Electric Range Wiring

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  #1  
Old 06-18-02, 11:25 PM
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jask16
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Cool Electric Range Wiring

I am installing an electric range in my kitchen. At the advice of a local electrician, I have run 6/3 wire from the breaker box to the underside of the cabinet where the range top will be. The idea behind using the 6 instead of 8 was that the kitchen could later be upgraded with an oven/range combo unit. I was planning on using a 40amp breaker for the circuit. I was also informed that new NEC code regulations require that no wire junctions be used between the breaker box and the range. The range is old, and has a metal armoured 10/3 set of wires that stretch about three feet coming out of the range. There seems to be no way to get the 6 awg wire into the range itself and onto the terminal screws. How should I connect this? And also, can I find a wire nut that can merge a 6awg with a 10 safely? Thanks a lot.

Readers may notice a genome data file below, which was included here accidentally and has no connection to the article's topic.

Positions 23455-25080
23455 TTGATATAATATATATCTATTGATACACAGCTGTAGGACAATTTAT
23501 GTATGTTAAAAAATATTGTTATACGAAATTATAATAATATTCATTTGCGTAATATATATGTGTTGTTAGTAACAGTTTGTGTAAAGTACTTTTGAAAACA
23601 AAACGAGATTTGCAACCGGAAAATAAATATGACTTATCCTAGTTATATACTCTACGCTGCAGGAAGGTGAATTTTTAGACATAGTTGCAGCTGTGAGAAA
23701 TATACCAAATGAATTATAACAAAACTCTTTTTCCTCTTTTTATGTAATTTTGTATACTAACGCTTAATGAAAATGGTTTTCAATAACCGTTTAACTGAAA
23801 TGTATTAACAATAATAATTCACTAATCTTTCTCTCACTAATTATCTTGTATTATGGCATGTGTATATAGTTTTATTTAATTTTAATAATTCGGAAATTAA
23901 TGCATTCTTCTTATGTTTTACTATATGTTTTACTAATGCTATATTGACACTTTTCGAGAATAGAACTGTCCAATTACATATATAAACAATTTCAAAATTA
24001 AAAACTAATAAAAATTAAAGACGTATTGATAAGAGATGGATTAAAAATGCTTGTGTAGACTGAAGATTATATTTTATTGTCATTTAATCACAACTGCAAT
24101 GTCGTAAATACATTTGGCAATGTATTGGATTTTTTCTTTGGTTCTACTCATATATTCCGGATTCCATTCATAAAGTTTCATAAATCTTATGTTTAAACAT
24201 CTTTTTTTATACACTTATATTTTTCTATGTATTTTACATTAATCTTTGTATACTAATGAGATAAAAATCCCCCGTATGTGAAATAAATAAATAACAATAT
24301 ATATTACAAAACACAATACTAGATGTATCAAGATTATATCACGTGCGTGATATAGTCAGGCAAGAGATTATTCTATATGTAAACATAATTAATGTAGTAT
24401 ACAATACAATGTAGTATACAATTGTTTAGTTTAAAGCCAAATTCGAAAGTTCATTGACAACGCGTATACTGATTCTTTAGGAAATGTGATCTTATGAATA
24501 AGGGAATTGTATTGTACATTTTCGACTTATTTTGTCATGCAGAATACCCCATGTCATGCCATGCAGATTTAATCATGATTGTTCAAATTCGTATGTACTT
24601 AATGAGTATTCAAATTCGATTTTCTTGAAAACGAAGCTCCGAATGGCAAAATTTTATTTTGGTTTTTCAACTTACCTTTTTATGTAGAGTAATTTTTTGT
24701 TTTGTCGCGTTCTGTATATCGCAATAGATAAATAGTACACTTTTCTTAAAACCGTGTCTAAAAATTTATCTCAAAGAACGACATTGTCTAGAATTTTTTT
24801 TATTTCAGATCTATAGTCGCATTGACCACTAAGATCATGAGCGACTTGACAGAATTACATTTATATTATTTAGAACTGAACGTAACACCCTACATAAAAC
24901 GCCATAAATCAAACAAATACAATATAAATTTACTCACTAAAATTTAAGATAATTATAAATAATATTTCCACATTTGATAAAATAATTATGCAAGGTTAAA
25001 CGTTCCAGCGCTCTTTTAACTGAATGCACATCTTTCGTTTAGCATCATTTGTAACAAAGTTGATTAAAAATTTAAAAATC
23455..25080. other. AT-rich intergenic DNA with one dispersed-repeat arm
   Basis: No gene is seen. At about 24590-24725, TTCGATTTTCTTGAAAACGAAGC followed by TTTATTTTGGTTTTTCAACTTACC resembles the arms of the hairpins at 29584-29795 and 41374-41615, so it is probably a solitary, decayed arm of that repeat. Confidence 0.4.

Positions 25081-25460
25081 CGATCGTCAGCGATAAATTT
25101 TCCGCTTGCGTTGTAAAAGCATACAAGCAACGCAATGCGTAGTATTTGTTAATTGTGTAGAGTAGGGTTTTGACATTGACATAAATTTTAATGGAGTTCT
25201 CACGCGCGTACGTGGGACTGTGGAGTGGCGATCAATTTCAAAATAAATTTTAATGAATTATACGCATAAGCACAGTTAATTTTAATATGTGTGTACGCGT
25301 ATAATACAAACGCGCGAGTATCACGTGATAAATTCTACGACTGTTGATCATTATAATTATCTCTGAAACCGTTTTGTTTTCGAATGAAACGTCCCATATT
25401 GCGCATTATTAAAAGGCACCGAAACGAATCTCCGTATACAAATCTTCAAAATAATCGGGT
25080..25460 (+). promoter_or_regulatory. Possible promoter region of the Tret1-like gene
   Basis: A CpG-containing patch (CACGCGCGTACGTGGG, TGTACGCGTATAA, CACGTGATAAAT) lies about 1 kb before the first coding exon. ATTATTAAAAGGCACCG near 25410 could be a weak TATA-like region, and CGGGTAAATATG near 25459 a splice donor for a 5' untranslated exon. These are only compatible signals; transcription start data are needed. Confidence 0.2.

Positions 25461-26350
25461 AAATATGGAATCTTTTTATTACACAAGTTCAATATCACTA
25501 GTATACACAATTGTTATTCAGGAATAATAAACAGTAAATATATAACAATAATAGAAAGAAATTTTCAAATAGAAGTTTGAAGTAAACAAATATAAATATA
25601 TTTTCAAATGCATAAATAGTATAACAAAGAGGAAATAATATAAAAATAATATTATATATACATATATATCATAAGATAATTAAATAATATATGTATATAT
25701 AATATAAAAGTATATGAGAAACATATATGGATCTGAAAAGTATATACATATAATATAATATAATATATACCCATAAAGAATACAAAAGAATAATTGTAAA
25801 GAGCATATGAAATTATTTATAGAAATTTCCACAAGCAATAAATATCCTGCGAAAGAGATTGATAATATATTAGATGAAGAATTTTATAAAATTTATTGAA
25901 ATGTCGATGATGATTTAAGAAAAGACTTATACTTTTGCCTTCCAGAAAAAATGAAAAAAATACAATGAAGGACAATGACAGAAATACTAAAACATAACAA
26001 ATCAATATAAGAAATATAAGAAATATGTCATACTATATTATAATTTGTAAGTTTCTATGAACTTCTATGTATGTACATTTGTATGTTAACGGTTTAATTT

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  #2  
Old 06-19-02, 10:42 AM
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NEC Art. 210.19, (3),Household Ranges and Cooking Appliances,Exception No. 1 reads------"Tap conductors supplying electric ranges---- from a 50 amp. branch-circuit shall have an ampacity of not less than 20 and shall be sufficient for the load (and) not longer than necessary-----" This would apply to your #6-to-#10 connection and obviously permits a connection between the appliance and the breaker. You can use a # 6 bolt-type connector for the splice/tap.Good Luck!!!